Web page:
When the world was first introduced to Future—back in 2011, on the Drake-assisted street single turned Pluto album cut, “Tony Montana”—there was something immediately captivating about him. His voice was unpolished and raw; it cut right through the mix. Hip-hop has historically made legends out of artists like that. Ol’ Dirty Bastard. Busta Rhymes. Lil Jon. T-Pain. There are others. They’re characters, mostly, who become famous more for how they say things than what they’re saying.
With one solid LP under his belt and more guest appearances than any normal person could keep track of, Future is legitimately that dude right now. But there’s only so many times you can make the same exact song and call it something new, and on his sophomore effort, Honest, the Atlanta-bred singer/rapper aims to do something most of the moment stars never get a chance to: grow.
Despite his melodic sensibility, Future is, effectively, a street guy. A sensitive thug, whose music closely mirrors that aesthetic. To that end, “Move That Dope,” with a tongue-twisting verse from Pharrell (of all people), is an ode to dope boys, while he’s stacking dirty money over producer Nard & B’s haunting piano keys on “T-Shirt.” Similarly, “Covered N Money” finds him doing dirt while his hungry lawyer eats the case, and “Karate Chop (Remix)” is, metaphorically speaking, about cutting up bricks.
But we’ve heard all that before from Future, and frankly, we’ve heard it from almost every other hip-hop artist who has cut a record since 1997. Maybe there are no new ideas. Maybe everything’s been done. But whatever. What we haven’t quite heard is someone with Future’s inflections, his capacity for bending blues scales to the tuning and rhythmic pulses of detuned 808 subs, the way he snap his vocals back staccato-like. The vocal gymnastics on a song like “How Can I Not” are admirable in their own right. Who really cares what he’s talking about?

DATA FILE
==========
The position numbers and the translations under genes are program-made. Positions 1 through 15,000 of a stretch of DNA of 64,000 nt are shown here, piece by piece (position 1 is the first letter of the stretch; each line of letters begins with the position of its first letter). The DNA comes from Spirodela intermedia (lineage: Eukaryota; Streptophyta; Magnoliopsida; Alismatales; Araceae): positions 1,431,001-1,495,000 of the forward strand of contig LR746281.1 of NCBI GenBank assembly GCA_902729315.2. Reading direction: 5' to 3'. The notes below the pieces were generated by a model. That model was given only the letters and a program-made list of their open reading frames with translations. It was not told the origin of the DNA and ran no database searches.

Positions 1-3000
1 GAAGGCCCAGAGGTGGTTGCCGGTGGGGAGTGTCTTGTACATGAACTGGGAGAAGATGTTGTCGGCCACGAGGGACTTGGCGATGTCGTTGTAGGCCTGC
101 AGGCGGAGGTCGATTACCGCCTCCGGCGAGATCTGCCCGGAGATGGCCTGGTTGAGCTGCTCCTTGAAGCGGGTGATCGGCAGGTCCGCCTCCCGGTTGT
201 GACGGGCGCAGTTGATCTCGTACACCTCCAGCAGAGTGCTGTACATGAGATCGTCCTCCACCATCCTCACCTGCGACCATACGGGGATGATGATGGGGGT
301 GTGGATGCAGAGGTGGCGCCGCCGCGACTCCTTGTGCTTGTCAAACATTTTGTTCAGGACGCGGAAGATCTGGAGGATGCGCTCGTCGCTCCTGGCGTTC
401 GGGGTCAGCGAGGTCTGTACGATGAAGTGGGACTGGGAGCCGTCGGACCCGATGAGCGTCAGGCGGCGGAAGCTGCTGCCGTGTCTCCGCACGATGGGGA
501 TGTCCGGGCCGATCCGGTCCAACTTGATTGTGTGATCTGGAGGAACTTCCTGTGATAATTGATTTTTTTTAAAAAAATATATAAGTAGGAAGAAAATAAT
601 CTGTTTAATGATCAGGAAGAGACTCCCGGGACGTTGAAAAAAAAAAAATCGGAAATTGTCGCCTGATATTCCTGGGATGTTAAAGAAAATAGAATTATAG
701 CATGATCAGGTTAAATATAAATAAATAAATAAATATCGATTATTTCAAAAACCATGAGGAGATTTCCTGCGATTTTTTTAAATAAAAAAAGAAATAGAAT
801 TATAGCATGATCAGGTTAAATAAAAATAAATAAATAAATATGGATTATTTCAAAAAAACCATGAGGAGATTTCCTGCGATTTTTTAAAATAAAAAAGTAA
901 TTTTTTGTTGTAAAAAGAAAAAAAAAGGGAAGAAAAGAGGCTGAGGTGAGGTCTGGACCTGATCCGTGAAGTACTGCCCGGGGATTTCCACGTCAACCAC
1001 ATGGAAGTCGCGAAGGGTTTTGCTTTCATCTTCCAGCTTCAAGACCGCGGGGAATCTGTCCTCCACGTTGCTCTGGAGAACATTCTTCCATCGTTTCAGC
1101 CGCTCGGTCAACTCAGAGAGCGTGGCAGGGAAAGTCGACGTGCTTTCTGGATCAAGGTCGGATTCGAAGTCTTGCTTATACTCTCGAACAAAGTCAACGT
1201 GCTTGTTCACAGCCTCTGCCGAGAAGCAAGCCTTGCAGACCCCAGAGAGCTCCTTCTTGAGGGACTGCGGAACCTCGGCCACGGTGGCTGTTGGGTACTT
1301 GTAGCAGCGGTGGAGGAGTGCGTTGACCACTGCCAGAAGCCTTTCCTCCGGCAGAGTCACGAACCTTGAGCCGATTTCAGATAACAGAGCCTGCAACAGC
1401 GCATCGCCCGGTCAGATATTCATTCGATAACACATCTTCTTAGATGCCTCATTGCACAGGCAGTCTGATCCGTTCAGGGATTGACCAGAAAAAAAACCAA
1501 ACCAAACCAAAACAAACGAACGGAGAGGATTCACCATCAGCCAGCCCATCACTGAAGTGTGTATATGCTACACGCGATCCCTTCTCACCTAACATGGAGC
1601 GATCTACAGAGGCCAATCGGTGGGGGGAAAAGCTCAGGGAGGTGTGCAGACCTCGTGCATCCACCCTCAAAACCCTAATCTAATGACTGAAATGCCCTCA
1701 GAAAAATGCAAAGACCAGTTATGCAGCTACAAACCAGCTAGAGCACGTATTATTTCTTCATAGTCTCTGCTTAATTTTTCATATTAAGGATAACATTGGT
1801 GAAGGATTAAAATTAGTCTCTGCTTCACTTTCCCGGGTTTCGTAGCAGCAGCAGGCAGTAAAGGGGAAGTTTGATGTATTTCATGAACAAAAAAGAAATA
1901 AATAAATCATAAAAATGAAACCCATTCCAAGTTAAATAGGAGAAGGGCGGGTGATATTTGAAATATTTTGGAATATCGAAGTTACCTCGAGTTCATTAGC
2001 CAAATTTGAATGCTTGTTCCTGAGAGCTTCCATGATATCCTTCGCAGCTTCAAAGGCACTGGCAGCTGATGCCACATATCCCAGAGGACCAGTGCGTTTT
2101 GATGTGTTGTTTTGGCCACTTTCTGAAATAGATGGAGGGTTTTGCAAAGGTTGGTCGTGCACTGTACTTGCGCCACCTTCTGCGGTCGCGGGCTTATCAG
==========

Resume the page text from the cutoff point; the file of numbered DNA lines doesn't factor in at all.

That isn’t to say Honest doesn’t have some serious drawbacks. You can tell while listening to it that Future tasked himself with making what might traditionally be called "big records." Songs that can become hits. There’s the Kanye West-assisted “I Won,” which finds the pair comparing their women—Ciara and Kim Kardashian, respectively—to trophies. But the syrupy R&B ballad never quite finds its emotional engine; rather, it sounds forced and cliché. The anthemic “Blood, Sweat, Tears” goes for the same, and while it’s not a bad song per se, Boi-1da’s overwrought production is ear fatiguing after the first minute.
Luckily, the guests on the LP really do bring a lot to the table. Andre 3000’s appearance on “Benz Friendz” shows how far out of his league Future is—at least by traditional rap standards—but the soulful cut still comes together well. And Drake pops in for “Never Satisfied,” an aspirational bottom-heavy cut that perhaps ends too soon.
To the chagrin of the industry hype machine, fellow critics and most importantly, Future’s fans, Honest is not an amazing album. It’s a good one, with many enjoyable songs that people will predictably continue playing for the next few months. But as an artist, Future hasn’t quite mastered finding new things to write about. In fact, Pluto may have been even more thematically comprehensive. So much for growth. Still, the musicality is there, making Future arguably the most talented non-singing singer in music. But you can only get so many points for style. On Honest, Future has finally used them all up. —Paul Cantor